The first professional matrons in Spain
Universal access to health is a right for women, and professional midwives play an important role. Qualified, according to international regulations for sexual and reproductive healthcare, to attend women at different stages of the life cycle. Annual WHO reports on the state of midwives around the world, centred on 73 of the 75 countries with low and medium incomes (including the Countdown to 2015 reports), where over 92% of maternal, neonatal and postnatal deaths occur. Professional midwives can cover 87% of these services, but only make up 36% of midwifery staff in the countries which provided data.
In spite of the evident differences, when Western countries established professional qualifications for midwifery, problems arose which WHO pointed out in reports. Reading up on these could suggest useful ways to tackle these problems.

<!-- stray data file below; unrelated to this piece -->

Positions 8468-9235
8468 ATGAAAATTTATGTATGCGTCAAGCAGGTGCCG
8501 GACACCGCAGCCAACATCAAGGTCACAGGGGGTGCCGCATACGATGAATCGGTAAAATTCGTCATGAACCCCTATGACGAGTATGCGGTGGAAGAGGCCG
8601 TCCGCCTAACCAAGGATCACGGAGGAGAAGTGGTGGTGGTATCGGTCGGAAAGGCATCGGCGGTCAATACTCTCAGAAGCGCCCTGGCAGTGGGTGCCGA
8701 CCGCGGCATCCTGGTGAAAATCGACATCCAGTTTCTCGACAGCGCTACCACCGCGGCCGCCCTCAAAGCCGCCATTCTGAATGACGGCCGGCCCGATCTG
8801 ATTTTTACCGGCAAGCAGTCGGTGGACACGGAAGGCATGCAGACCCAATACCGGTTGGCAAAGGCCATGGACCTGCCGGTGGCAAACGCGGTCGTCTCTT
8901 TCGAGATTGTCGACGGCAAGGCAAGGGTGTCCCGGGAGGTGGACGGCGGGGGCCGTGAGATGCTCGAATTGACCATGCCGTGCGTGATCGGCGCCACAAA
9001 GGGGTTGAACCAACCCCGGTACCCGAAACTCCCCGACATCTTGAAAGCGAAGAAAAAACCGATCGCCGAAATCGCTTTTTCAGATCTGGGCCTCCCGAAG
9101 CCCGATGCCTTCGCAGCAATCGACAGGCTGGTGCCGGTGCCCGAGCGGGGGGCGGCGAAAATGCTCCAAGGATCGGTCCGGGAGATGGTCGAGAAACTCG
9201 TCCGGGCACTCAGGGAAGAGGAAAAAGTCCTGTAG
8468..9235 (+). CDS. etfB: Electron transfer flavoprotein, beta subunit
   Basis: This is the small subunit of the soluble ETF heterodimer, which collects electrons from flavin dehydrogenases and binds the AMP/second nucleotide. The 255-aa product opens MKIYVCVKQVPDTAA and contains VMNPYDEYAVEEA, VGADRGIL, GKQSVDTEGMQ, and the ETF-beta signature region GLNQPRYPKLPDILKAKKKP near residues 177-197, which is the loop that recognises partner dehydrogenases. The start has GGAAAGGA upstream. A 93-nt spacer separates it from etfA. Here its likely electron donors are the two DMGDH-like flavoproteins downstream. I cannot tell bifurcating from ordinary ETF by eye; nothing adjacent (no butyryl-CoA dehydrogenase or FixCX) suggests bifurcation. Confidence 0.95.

In Spain, for example, the first batch of 1924/25, saw 12 matrons graduate (the regulations for the first School of Matrons were drawn up in 1916, with a legal register in the se Casa de Salud de Santa Cristina de Madrid); they were bourgeois women from Madrid who raised money to start building the school. In 1944 the Maternidad de Santa Cristina de Madrid was opened, where the first school for matrons was installed. The history of professional matrons represents the beginning of institutionalised delivery in Madrid, and undoubtedly improved practical training, although the set-up established control by and subordination to the figure of the doctor, as also occurred in 73 of the countries mentioned.